Cloud based disaster management
As I touched on in a previous post, many established businesses are still quite digitally naive and find adoption of new technologies intimidating. In that post, I discussed how the relatively simple step towards adopting a Cloud based technology had a significant positive impact on their day-to-day operations.
Cloud technologies can play a significant role in helping businesses not just recover from disaster or crisis, but also prepare for and manage them.
During the heat of the moment, it is crucial to be able to consult plans, and communicate effectively with executives, staff, emergency responders, and other groups of people such as customers or support partners. Hiccups, delays and lack of clarity can result in panic, miscommunication and ultimately increase risks and damage.
Francesca gave me examples of how their solution started life as an offsite backup system for important company documents. So, in the Lawyer example above, the records and contingency plans wouldn’t have been trapped in a basement and could have been easily accessed from a mobile phone. That alone would have dramatically improved their management of the crisis.
Francesca explained that whilst working with their clients they realised the challenges in communicating effectively during those moments of crisis, and how much value there was in making that easy, well managed and accessible. Their platform now makes it super easy to communicate with employees, emergency services and the public.
How it does this
At the core, YUDU’s Sentinel platform is a Cloud based system that stores documents and allows one-to-many and one-to-one communications via text or voice.
- One-to-many examples: Broadcast a message to all employees, or a “Sentinel hotline” the public can call for updates.
- One-to-one examples: Discussion between the company crisis coordinator and their counterpart in an emergency services, or a manager checking a particular team member is ok.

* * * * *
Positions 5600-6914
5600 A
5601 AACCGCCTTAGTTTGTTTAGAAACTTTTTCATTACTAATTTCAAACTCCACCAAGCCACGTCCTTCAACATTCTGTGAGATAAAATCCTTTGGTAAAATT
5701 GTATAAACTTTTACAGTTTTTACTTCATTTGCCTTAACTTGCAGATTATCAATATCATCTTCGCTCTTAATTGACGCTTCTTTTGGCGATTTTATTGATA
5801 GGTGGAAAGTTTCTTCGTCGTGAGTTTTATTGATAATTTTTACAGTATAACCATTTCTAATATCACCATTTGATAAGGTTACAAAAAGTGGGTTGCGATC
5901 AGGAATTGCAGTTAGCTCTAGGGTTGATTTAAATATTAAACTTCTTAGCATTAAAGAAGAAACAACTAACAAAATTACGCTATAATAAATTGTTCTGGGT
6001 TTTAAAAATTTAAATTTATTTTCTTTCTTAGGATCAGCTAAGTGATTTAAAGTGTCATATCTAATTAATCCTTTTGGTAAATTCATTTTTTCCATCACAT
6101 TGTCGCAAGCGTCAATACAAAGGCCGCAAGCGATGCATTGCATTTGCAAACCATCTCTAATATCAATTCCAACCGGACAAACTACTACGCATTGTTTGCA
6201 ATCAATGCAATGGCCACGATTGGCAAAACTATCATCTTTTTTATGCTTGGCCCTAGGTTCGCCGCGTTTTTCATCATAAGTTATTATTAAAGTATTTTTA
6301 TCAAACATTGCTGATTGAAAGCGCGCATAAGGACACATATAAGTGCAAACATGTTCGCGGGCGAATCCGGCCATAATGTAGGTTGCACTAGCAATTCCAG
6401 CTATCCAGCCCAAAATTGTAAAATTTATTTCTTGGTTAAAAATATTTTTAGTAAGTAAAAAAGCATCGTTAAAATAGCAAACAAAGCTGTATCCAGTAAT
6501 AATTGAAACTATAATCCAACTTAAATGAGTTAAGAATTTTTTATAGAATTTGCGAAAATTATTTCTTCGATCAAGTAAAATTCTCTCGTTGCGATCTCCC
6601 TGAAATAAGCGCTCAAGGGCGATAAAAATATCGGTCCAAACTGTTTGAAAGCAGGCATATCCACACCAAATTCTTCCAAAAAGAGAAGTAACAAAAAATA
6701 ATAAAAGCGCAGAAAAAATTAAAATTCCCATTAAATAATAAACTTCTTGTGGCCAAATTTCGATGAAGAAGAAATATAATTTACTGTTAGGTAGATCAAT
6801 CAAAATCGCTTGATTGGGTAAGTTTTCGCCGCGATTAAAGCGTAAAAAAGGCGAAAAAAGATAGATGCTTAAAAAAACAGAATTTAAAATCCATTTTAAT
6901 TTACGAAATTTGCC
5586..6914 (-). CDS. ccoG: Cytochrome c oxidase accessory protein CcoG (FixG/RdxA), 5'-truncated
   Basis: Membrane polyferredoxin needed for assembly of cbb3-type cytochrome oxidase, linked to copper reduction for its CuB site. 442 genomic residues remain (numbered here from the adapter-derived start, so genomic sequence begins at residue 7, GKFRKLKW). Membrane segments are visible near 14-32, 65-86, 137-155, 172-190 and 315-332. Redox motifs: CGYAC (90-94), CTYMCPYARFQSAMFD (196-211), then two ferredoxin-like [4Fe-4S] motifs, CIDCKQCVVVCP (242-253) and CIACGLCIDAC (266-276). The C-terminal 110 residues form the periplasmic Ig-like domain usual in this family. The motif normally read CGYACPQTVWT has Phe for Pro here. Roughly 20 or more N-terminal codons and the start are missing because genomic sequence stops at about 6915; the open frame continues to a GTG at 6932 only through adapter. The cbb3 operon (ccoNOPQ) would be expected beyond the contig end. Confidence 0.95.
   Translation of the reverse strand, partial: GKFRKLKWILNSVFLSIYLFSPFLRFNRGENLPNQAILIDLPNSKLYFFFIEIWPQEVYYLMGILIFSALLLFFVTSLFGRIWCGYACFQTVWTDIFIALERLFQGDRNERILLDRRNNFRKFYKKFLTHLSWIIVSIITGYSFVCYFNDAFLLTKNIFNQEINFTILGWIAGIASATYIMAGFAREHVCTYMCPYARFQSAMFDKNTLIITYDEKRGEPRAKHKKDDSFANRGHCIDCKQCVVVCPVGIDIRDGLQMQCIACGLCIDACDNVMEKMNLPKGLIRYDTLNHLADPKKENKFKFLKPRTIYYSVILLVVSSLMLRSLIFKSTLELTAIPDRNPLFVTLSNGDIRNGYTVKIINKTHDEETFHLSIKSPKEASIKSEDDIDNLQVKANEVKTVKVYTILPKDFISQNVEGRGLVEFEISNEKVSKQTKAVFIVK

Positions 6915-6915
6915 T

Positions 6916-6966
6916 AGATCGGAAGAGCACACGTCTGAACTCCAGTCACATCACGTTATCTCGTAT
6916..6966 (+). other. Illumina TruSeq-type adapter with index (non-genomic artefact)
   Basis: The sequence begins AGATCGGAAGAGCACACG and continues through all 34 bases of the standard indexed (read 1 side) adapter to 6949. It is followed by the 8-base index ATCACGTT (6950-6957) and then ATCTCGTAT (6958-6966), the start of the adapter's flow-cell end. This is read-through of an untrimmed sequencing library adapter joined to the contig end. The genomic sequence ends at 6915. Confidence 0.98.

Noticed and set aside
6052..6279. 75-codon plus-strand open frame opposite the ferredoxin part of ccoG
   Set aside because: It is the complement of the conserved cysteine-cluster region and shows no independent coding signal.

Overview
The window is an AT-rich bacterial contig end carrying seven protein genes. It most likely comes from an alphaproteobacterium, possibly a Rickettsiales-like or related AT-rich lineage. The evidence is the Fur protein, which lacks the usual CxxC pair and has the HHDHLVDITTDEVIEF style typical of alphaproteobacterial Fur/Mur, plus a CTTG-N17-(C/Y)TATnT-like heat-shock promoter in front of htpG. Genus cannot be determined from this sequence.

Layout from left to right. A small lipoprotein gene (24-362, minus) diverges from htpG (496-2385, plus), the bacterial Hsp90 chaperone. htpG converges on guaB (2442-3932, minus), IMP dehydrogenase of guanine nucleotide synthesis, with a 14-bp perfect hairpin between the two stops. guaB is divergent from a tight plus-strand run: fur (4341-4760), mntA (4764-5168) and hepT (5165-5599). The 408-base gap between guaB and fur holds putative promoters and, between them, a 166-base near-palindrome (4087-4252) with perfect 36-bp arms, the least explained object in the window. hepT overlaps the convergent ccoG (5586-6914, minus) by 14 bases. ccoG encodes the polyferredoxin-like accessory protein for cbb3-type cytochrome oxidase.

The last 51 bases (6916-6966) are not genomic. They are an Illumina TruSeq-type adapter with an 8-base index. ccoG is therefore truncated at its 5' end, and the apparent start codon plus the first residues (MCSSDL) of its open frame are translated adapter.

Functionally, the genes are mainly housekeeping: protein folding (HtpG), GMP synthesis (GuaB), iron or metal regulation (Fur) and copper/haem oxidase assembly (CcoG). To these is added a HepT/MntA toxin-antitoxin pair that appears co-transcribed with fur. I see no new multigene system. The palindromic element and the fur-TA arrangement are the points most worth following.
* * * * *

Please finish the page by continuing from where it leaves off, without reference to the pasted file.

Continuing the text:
Actually, one of the communications features I love (because I worked in a company trying to do this a few years ago) is “instant conference calls”. Simply put, at the press of the button an SMS is sent to all participants of the conference call, they simply click the link in the SMS and are automatically joined to the call. They don’t need to write down the phone number or passcode. So simple, it’s great.
The kinds of documents it stores are, of course all the critical company documents, but additionally they’ve been working to create flashcards that can be used during the heat of the crisis to help even new or temporary staff know what to do and how to react.
Having information in the Cloud is useful, but you need to be able to access it, or push it directly to the relevant people as and when needed. To do this, YUDU creates private mobile ready websites for use by executives and employees, has a mobile app that employees and partners can use, and can instantly enable telephone hotlines for handling inbound enquiries or ad-hoc conference calls between selected parties.
So many applications
During our conversation we discussed how this kind of solution could be valuable to all sorts of businesses, organisations and groups, some of which I will summaries below:
- Private companies to manage disaster and crisis response as discussed above
- Governments and local authorities for the management of disruptions (strikes, demonstrations etc), severe weather, public safety or security incidents
- Business parks, retail groups and consortia to manage security and public incidents across a wide area with many different stakeholders or parties involved. Actually one of their clients is the Victoria and Westminster Business Improvement District (BID), which is why I chose the Westminster Cathedral Tower because you can view the district from there. (photos here)
- University campuses to help better manage student and staff safety
- Hotels for guest and staff safety
I am excited by how many applications there are already for this kind of technology, but as other technologies advance I see many other possibilities. For example:
- IoT (Internet of Things) devices could help warn people of events of threats like fire, flood, seismic activity and even trigger a crisis management workflow, e.g. establish an instant conference call with the crisis management team
- Augmented Reality could be added to help emergency services see hidden risks and threats behind buildings or under floors
- 5G could support realtime video communications